I am analyzing a large dataset of intracranial electrophysiological recordings in humans, who performed a variety of mathematical cognitive tasks, from basic number identification to mental calculation. The recordings were performed on patients with refractory epilepsy during their presurgical evaluation at Stanford University Medical Center. The database includes 100 subjects implanted with grids of electrodes or with penetrating depth electrode arrays.
In nature, it is common to see seasonal changes in animal morphology and behavior. For example, squirrels and bears hibernate in winter; many birds migrate seasonally; and a wide range of animals from frogs to sheep mate and reproduce only during a fixed breeding season. These seasonal rhythms are adaptations of the animals to seasonally changing environment and are vital for animal survival.
Cancer develops when evolutionary forces act on mutated cells. When mutations and natural selection repeat over time, cancerous cell populations grow and spread. The resulting cancer cell population displays extensive genetic and functional heterogeneity within and across tumors. This diversity presents challenges to our understanding of tumor biology and ability to treat cancer, especially because the evolutionary dynamics and variables underlying the heterogeneity are often poorly understood.
Recent biological and biomedical research, especially work on the microbiome, has revived the idea that living things are not “individuals”, but rather collectives. The aim of this interdisciplinary project is to offer a philosophical and scientific examination of the conditions under which something can be said to be an “individual” in the living world – and how, in certain circumstances, individuals function as a single collective, while collectives can function as biological individuals.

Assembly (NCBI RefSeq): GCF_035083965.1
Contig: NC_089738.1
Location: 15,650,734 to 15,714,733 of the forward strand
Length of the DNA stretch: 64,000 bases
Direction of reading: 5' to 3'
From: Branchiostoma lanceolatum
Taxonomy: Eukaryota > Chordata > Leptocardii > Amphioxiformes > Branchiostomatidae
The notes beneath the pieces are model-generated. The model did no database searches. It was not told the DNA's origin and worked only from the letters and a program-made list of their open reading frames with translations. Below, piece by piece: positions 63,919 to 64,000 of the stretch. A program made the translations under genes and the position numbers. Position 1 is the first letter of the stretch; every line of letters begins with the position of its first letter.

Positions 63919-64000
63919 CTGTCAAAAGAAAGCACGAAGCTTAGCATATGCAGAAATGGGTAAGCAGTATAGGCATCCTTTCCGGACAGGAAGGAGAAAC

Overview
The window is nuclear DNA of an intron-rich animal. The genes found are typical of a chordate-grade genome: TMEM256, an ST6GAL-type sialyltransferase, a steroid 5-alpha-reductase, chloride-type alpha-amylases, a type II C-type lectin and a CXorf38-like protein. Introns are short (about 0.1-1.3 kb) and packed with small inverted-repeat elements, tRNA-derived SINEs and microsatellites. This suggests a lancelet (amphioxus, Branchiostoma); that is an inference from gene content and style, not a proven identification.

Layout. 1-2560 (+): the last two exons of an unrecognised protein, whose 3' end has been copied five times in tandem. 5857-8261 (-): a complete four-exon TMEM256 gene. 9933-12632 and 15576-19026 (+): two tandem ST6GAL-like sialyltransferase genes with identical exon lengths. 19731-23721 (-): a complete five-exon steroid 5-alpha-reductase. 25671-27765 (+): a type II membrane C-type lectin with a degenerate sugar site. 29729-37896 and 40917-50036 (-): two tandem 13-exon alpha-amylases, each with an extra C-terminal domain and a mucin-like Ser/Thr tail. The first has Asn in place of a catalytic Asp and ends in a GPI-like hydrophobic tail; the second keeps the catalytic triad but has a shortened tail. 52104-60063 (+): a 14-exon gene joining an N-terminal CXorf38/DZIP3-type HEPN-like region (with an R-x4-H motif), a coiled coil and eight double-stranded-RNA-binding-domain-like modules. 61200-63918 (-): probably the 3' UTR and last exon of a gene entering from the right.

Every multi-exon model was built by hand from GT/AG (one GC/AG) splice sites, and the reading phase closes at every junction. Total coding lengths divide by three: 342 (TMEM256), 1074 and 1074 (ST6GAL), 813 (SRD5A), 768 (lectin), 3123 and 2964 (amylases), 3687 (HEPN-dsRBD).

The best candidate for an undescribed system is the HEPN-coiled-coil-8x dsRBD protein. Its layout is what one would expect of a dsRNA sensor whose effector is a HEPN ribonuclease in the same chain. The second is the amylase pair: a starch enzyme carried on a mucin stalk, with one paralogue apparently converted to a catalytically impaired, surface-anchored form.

California’s mining and industrial history have led to an excessive build-up of mercury in the Bay Area. As one of the top ten pollutants of the world, this toxic heavy metal has troubling implications for human and environmental health. Although mercury is relatively well studied in aquatic ecosystems, less work has focused on terrestrial animals. However, we know that soil organisms, such as earthworms, accumulate mercury by consuming decaying plant and animal materials in the ground.
Large variations in seasonal temperature and rainfall threaten crop production, food prices, and food security at local to global scales. This project focuses on the impacts of climate variability on Europe’s agricultural regions, with an emphasis on wheat in France. Although France has a relatively small agricultural area, it has among the highest wheat yields in the world. Climateinduced shocks to crop production thus influence global prices for wheat and other commodities linked to wheat through markets.
The goal of the Stanford Solar Observatories Group is to study the origin of solar variability, characterize and understand the Sun's interior and the various components of magnetic activity. To achieve this goal, data analysis is performed from space missions. For a better understanding of the Sun and predictive capabilities for solar activity and space weather, these observations have to be accompanied by realistic numerical simulations of the subsurface flows and magnetic structures of the Sun.
In developed countries about 80% of the total population suffers from acute and 5–10% from permanent lower back pain (LBP). An early diagnosis is crucial to reduce patient suffering and lower the economic burden on the society. In a representative study for the western world, the cost of LBP in Switzerland was estimated at 2.6 billion Euros in 2005. Nevertheless, surprisingly little is known about geometrical abnormalities resulting in LBP. This is in part due to the subtle distinction between healthy geometrical variability and pathological abnormal deformities of the spine.
Symbiosis is a close interaction between different species. The bacteria Wolbachia is the most common endosymbiont (a symbiont living within host cells) described to date. In mosquitoes, Wolbachia induces a form of sterility in crosses between males and females infected with distinct Wolbachia types. This feature makes Wolbachia infection a promising non-chemical tool to reduce human diseases transmitted by mosquitoes. However, the molecular basis of the Wolbachia-induced sterility is still unknown.